Saturday, October 16, 2010

"The Halloween Tree" Chapter 4

What a chapter I read today!  I knew yesterday when they headed into the dark ravine that things were going to get a lot eerier.  The boys have left the comfortable circle of their cul de sac and have entered into the unknown.  And what do they find out there?

A haunted house of course!

No Halloween tale would be complete without some sort of  mutilated mansion.  From Dracula's castle to Psycho's Bates Motel, it's just a known fact that neglected-looking houses in the middle of nowhere can be quite scary.  Heck, even the television show Hoarders knows how to exploit a horrifying house to get our skin to crawl.

The fourth chapter of The Halloween Tree begins with the boys running through the night, Tom in the lead, until he suddenly stops and points into the distance.  "There's the only house in town worth visiting on Halloween!" he says.  And all the boys agree.
The house was special and fine and tall and dark.  There must have been a thousand windows in its sides, all shimmering with cold stars.  It looked as if it had been cut out of black marble instead of built out of timbers, and inside? who could guess how many rooms, halls, breezeways, attics.
With so many chimneys, the roof seemed a vast cemetery, each chimney signifying the burial place of some old god of fire or enchantress of steam, smoke, and firefly spark.
Tom, who seems to be the leader in Pipkin's absence, is the first to step foot onto the porch.  All the other boys follow suit and they huddle together for safety.  Here we find out that the Witch is really named Henry-Hank Smith, and he notices there is a knocker on the door shaped like Marley from A Christmas Carol.  He tells Tom to knock, and when he does the entire house shakes and the front door flies open!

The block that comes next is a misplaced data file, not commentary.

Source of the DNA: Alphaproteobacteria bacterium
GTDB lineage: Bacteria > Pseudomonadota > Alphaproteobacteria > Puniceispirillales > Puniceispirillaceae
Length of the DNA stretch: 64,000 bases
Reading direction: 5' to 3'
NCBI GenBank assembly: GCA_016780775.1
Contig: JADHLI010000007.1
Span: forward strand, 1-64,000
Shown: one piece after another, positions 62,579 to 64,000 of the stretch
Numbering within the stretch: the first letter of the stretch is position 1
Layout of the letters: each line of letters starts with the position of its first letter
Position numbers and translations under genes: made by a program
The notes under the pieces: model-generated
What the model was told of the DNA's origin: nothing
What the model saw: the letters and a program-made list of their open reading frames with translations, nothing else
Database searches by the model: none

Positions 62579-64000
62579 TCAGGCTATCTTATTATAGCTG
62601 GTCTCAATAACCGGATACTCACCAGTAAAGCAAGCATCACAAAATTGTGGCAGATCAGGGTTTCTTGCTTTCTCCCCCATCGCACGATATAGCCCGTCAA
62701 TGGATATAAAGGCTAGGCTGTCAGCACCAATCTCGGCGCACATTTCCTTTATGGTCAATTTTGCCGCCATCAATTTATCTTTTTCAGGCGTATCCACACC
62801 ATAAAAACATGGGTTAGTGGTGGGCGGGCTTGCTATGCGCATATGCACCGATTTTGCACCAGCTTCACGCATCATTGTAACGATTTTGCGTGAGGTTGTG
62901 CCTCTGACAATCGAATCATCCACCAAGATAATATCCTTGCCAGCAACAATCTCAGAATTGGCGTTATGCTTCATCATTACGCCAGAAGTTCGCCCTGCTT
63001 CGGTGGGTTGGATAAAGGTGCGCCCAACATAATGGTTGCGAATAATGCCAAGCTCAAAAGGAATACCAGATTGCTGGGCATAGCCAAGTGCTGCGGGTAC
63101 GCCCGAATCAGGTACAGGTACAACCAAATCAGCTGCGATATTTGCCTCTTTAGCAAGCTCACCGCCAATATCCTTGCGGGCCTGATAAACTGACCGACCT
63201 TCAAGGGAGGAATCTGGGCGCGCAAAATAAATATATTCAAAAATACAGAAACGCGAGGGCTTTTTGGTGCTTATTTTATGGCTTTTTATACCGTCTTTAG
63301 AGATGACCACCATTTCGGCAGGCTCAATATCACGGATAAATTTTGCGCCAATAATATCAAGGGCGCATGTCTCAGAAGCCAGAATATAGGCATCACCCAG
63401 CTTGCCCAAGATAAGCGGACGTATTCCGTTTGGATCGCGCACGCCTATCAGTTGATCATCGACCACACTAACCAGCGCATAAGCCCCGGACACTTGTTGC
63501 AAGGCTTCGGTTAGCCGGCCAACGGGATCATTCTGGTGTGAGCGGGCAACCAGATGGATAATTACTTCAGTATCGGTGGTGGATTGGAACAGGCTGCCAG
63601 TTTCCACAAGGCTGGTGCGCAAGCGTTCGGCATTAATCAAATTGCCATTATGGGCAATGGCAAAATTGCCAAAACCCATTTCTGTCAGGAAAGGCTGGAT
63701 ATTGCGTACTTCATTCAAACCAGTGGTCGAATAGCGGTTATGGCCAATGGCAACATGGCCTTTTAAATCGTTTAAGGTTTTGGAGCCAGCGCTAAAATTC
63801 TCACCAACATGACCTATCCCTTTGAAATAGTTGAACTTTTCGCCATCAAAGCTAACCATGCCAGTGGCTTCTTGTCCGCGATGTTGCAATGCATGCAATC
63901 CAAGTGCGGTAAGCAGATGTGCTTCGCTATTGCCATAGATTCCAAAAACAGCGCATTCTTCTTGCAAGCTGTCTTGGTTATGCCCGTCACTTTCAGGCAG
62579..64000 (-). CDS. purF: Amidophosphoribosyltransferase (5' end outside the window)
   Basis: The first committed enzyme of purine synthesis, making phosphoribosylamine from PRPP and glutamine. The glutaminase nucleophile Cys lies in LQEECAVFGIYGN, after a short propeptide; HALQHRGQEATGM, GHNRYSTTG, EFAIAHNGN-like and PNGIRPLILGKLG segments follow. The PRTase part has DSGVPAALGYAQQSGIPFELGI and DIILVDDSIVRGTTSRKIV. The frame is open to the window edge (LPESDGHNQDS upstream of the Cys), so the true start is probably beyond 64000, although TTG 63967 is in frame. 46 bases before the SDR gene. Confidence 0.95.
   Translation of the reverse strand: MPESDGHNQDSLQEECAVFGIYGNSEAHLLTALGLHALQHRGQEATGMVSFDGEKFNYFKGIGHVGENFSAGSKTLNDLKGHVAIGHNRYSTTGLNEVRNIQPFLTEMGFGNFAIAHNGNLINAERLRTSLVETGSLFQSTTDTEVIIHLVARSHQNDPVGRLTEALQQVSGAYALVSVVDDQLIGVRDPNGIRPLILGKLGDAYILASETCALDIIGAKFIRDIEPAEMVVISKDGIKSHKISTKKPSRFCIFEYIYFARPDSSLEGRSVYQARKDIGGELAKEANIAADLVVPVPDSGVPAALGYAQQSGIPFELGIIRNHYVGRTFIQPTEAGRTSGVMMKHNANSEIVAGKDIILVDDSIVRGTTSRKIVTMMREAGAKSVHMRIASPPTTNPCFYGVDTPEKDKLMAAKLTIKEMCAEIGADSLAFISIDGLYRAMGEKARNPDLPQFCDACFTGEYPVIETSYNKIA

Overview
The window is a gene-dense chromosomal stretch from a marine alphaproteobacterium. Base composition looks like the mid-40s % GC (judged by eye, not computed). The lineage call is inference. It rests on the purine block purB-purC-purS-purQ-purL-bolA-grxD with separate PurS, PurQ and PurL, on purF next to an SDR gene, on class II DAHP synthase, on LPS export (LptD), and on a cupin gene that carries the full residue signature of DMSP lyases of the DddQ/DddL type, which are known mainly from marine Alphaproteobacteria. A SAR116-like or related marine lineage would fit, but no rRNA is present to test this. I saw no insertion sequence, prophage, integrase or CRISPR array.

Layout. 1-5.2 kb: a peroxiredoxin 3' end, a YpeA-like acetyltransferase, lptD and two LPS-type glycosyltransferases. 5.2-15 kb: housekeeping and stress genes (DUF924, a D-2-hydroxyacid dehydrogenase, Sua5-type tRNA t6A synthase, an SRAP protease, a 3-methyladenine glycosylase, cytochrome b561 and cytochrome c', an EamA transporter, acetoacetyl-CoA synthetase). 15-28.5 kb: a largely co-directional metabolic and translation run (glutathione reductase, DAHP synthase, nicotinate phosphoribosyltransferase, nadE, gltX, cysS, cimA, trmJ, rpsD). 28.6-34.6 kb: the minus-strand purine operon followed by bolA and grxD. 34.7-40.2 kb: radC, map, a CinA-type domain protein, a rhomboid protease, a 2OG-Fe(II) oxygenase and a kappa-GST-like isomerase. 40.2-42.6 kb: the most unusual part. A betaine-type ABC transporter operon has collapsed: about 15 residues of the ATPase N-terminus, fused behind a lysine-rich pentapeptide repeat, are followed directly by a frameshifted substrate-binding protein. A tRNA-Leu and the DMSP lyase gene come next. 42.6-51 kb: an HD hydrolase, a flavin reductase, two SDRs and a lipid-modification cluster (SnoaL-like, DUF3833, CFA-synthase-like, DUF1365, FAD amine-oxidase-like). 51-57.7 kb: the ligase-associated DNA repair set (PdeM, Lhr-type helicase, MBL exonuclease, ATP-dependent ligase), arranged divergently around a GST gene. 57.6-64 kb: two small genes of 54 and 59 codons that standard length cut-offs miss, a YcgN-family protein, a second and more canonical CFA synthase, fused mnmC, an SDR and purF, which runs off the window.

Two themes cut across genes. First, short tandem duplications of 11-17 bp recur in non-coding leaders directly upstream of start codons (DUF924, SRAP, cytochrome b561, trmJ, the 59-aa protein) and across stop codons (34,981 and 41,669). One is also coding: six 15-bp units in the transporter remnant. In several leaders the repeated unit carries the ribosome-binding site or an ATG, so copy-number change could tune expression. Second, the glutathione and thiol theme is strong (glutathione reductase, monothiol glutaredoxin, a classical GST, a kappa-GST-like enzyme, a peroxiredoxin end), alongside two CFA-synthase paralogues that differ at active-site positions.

As if the house is breathing, the boys are almost blown off the porch before being sucked right back in.  They cling to the porch rails until the wind suddenly stops.  Everything is still for a moment, until...
An evil smile came and hung in the doorway before them.  Behind the smile, the tall man hid in the shadow.  They could see his eyes now, small pinpoints of green fire in little charred pits of sockets, looking out at them.
Not sure if Tom is brave or just stupid or both, but he says "Trick or treat?"
The tall man shut up his smile like a bright pocketknife.  "No treats," he said.  "Only -- trick!" The door slammed!
I was quite surprised that the boys didn't run away in fright.  Lord knows I would have.  But instead they just sort of stand there, blinking stupidly, wondering what the man meant.  That is, until they start to hear lots of strange, whispering noises.  They round the corner of the house and discover the most mesmerizing and haunting tree.
And this tree rose up some one hundred feet in the air, taller than the high roofs and full and round and well branched, and covered all over with rich assortments of red and brown and yellow autumn leaves.
For the Tree was hung with a variety of pumpkins of every shape and size and a number of tints and hues of smoky yellow or bright orange.
"A Halloween Tree," said Tom.

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